Industry insights

Check the market overview, investment opportunities and other factors affecting the Egypt healthcare marketplace.

Learn what new opportunities are developing in the coming years that will impact your business.

Read the report to find out more.

With a growing population (currently over 97 million), overburdened infrastructure, outdated technology and a vital need for training and retaining skilled professionals, the healthcare sector in Egypt offers more investment opportunities than ever before.

  • In view of the anticipated rise in the number of patients, the GCC may require a collective bed capacity of 118,295 by 2022, indicating a demand for 12,358 new beds.
  • The region has over 700 healthcare projects worth US$ 60.9 billion under various stages of development. More than 85% of the projects, by value, are hospital projects and rest are clinics and research centres. Of the total, 264 projects worth US$ 24.7 billion are under the construction stage.
  • The average health inflation in the GCC was 5.5% in 2017 and is estimated to remain at around 4.0% through 2022.

  • Egypt: Located in Sheikh Zayed City, Giza, the 500,000 sqm New National Cancer Institute campus will become the largest comprehensive cancer centre in the region. The multidisciplinary facility combines a 1,000- bed teaching hospital and outpatient facility with a research centre, conference and training centre, faculty and scientific centre, nursing and medical technicians’ training institutes, hotel, and housing for both residents and students. Anticipated completion is in 2019.

  • KSA: In November 2017, Dallah Healthcare and AWJ Investment Co. (AWJ) formed a joint venture to build and operate a hospital. Dallah Healthcare, with a 56% stake, will invest SAR 350 million (US$ 93.3 million*) for the construction of the hospital, while the land will be provided by AWJ.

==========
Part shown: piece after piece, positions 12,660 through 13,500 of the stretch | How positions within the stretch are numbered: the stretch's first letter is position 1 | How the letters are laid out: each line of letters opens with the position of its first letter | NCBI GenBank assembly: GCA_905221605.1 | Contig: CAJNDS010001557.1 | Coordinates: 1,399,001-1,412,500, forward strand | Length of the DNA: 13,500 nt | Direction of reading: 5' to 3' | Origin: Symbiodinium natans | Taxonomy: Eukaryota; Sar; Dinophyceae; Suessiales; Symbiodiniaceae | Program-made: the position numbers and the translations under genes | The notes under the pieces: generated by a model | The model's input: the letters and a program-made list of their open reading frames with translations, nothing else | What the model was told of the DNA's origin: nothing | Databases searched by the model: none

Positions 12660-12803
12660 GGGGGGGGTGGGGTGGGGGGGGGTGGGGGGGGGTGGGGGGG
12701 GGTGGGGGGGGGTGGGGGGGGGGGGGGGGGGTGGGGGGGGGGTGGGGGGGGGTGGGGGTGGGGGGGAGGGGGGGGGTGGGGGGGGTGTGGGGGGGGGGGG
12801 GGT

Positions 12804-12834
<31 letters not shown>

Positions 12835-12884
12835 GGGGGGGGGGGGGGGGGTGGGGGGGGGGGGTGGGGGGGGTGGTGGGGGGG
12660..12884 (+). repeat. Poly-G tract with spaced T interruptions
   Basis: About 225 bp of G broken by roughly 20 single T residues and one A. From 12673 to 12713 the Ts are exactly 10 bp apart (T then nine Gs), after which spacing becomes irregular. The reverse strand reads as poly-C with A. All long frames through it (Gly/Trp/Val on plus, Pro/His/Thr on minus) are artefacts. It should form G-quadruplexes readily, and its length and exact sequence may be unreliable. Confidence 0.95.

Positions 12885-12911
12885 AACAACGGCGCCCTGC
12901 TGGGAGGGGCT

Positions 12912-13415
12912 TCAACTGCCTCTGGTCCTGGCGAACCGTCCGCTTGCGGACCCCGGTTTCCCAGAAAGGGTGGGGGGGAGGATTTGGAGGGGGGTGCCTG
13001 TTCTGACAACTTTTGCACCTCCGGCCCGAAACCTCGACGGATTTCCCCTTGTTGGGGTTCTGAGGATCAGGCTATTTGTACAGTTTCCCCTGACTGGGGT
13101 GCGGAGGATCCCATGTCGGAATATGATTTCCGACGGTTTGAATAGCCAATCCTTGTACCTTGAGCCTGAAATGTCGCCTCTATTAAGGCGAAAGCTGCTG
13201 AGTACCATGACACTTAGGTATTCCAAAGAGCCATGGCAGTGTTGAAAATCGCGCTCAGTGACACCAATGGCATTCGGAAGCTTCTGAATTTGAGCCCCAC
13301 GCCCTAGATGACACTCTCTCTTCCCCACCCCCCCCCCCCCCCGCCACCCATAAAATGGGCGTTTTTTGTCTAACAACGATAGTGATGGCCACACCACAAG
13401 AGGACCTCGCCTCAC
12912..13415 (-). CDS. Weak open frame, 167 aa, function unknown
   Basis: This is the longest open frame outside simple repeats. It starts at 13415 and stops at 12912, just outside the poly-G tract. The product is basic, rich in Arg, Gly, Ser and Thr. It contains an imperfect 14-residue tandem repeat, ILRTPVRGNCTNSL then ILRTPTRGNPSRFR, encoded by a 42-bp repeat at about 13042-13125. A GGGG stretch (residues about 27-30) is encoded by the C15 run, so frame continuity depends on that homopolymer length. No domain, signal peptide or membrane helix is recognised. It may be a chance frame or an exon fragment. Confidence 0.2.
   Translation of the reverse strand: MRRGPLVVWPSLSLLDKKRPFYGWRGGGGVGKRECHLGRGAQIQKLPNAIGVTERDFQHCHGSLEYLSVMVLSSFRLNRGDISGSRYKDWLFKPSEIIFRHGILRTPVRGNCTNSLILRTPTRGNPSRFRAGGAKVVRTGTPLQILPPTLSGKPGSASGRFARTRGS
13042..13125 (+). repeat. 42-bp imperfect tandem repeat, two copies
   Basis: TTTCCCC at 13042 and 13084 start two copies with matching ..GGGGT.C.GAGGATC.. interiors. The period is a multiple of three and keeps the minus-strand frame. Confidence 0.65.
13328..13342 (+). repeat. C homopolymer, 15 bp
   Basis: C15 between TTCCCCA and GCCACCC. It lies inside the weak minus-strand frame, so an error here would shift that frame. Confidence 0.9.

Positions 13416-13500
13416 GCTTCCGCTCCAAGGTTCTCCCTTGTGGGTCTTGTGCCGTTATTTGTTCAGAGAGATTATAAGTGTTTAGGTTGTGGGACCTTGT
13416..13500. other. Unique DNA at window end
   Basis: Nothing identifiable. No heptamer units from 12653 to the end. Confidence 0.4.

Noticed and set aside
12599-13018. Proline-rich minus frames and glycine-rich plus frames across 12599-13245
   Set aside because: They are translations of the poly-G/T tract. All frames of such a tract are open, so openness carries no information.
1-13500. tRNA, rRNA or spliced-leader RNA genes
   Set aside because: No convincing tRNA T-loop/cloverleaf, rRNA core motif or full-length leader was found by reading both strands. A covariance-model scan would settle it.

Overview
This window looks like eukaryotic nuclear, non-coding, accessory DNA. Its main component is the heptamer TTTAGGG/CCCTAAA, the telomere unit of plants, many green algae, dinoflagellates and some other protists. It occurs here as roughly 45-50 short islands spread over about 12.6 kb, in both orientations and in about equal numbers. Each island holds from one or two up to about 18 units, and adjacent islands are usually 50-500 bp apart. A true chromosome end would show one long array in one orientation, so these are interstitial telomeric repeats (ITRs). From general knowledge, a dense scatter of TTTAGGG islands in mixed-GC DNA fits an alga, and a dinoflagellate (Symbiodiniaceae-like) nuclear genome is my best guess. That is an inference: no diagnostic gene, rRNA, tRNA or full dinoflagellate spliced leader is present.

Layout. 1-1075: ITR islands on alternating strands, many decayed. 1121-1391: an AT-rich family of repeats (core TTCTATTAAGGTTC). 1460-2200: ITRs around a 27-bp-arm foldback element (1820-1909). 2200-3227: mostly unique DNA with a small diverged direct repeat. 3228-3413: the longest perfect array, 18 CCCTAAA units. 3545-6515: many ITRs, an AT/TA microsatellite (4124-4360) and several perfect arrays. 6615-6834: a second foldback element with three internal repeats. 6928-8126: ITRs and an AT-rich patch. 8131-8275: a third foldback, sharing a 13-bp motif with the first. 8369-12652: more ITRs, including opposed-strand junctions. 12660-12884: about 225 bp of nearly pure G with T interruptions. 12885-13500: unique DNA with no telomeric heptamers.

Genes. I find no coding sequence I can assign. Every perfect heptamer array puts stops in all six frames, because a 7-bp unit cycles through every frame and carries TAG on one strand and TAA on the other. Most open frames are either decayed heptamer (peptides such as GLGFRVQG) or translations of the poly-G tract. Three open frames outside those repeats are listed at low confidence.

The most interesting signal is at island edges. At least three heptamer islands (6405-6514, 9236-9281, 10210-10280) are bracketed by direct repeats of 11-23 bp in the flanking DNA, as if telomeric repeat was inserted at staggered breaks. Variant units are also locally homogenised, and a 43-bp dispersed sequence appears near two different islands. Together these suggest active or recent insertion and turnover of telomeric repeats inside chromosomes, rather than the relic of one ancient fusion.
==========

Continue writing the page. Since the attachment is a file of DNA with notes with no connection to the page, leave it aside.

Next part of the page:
>> Read more

  • One: Primary care services 2.0: Within the GCC countries, integrated technology enabled primary healthcare centres are the need of the hour. The lag in delivering care expected from them and the growing concern over their ability to survive in the current health care system has led to concerns and spurred an outlook for alternatives. The traditional models that have been conventionally delivering primary care in many GCC countries have not evolved at the pace that was needed, especially with growing health services demand from patients and the growing burden of chronic diseases. Hence, we can expect the proportion of spending on primary care-led or supported propositions to rise significantly as new models emerge and as technology enables us to bridge the gap between traditional health care models and the existing service offerings.
  • Two: Development of specialised centres of excellence: Future investments in the GCC health sector are expected to be driven primarily to fill the quality gap in health service delivery as opposed to just a demand-supply gap in physical infrastructure, where significant investments have already been made in most GCC countries. We have seen a visible shift in some GCC countries where a large portion of upcoming projects are in specialised facilities focusing on one or a limited number of specialties with the aim to develop centres of excellence (CoEs). CoEs are healthcare facilities focused on providing high-quality care through multidisciplinary teams. They have the ability to charge premium prices compared to their general hospital counterparts, given the superior quality and technologically advanced services that they are able to provide. A CoE proposition also helps create differentiation in the market, as it ensures provision of end-to-end patient care maintaining the continuum and could result in improved clinical outcomes in the specialties and services the centre is focused on.

>> Read more


  • EY – Investment big bets: Health care and life sciences in the GCC
  • Deloitte. - 2018 Global Health Care Outlook
  • Alpen Capital – GCC Healthcare Industry report
  • World Bank National Accounts data and OECD National Accounts data, 2018. GDP growth (annual %)
  • World Health Organization 2018, Egypt
  • Central Agency for Public Mobilization & Statistics. (n.d.) Egypt Statistics
  • Egypt Ministry of Health and Population. Egypt
  • The Report: Egypt 2018. Oxford Business Group
  • The Pulse. 7th Edition Egypt Healthcare Overview. Colliers International